Meanwhile, in She Looks Like She’d Be an Animal In Bed, a duet for two women, Canada-born Larrivee relates to the post-me-too period and explores how women’s bodies should be presented in the public space. Larrivee will present her work at the Ticho House, in a balcony on the grounds that used to serve as the bedroom and living room of Anna Ticho and her husband.
The connection between Jerusalem and the human body
Schechter, himself, is going to present three works he choreographed at the festival: Sweets, Somewhere and Premier. The first is a work he created last year and which had already premiered at a new Jerusalem dance festival he established, titled Room Service. “The work grapples with the idea of obsessions. It’s performed by a plus-size dancer and will be presented at the Ticho House in a small room that resembles a hotel room because it is meant for a small audience – only 15 people can see it at a time.”
The second, Somewhere, is a duet performed by dancers Korina Fraima and Ido Gidron, which Schechter first showed at the Between Heaven and Earth Festival, this year. The work, which is slated to embark on an extensive world tour in 2023, is an improvisation-based piece with set scores that Schechter calls highly personal and which was inspired, among other things, by Italian author Italo Calvino’s poetic oeuvre The Invisible Cities.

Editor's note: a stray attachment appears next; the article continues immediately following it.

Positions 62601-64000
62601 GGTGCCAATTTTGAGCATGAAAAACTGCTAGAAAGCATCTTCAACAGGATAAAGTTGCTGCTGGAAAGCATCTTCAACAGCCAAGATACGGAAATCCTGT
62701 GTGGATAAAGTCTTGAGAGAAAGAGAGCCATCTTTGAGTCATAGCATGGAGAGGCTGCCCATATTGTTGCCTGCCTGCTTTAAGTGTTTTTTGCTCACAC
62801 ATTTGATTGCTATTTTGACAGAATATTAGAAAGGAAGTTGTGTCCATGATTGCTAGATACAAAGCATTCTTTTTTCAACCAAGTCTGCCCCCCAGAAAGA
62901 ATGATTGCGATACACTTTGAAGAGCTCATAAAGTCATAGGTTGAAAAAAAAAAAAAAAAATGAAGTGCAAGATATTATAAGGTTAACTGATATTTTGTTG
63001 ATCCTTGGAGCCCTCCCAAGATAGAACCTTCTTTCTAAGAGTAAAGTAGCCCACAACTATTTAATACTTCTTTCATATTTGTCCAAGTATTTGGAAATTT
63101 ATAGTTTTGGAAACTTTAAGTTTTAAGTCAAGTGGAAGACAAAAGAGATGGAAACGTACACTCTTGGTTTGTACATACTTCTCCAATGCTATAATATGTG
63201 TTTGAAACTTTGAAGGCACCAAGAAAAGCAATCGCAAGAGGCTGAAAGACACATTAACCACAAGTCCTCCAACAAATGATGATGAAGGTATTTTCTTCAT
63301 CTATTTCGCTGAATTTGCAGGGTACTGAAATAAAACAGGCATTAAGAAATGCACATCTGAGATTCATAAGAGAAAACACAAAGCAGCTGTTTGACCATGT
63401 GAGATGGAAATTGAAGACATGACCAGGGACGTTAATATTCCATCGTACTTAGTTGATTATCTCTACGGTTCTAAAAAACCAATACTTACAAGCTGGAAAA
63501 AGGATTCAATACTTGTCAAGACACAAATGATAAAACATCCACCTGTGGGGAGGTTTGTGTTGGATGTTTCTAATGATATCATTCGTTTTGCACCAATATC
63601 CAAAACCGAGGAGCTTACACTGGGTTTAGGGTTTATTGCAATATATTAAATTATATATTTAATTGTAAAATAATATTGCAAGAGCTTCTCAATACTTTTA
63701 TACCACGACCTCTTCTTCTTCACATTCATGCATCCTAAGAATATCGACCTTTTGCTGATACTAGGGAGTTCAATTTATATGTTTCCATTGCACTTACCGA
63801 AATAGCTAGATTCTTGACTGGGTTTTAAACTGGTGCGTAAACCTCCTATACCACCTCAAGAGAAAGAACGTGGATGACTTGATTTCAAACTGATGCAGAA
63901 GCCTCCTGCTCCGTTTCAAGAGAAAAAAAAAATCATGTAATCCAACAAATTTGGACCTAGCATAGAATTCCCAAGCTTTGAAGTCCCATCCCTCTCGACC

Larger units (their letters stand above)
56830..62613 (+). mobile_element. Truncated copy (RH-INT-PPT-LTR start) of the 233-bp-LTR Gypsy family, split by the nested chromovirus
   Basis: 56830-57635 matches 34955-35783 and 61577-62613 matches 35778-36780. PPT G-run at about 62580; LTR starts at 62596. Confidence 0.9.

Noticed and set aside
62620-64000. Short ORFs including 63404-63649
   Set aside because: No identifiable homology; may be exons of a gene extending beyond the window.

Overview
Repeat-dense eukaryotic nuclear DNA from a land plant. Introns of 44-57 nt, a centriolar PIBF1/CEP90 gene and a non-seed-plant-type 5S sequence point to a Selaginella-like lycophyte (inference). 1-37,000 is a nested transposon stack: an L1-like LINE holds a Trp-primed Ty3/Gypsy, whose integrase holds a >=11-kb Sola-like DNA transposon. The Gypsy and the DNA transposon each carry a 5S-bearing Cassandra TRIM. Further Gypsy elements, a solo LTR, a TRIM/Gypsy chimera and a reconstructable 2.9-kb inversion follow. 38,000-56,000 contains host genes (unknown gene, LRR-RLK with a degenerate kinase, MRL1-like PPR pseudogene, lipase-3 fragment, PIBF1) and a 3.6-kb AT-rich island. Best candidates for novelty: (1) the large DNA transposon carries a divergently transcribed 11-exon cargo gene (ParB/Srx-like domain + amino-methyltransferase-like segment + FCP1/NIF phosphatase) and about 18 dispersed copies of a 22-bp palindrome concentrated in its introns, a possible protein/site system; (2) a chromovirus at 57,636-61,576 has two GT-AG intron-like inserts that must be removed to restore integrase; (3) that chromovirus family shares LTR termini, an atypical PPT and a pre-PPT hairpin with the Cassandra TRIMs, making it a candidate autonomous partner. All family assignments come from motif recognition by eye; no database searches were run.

Lastly, Premier is a work that technically first premiered in 2018. The solo, performed by Muslim dancer Rand Taha, is a creation the choreographer says he tends to think of as a duet “because it explores the complex relationship between choreographer and dancer, asking how each of us can bring our own world into the dance piece.”
Schechter and Taha met when she was studying at the Jerusalem Academy of Music and Dance and he was invited to create a dance piece for the university ensemble. The two hit it off and the strong connection they forged led Schechter to invite Taha to create this piece with him. “Through this work, we wanted to ask: How can it be that two individuals who grew up, were raised and currently reside in the same city still live in totally different worlds?”
As he gears up for the performances and the subsequent all-night party festival-goers are invited to join, Schechter muses that “the shift into closed spaces changed our strategic and curatorial thinking. Through them, we’re exploring anew the connection between Jerusalem and the human body.”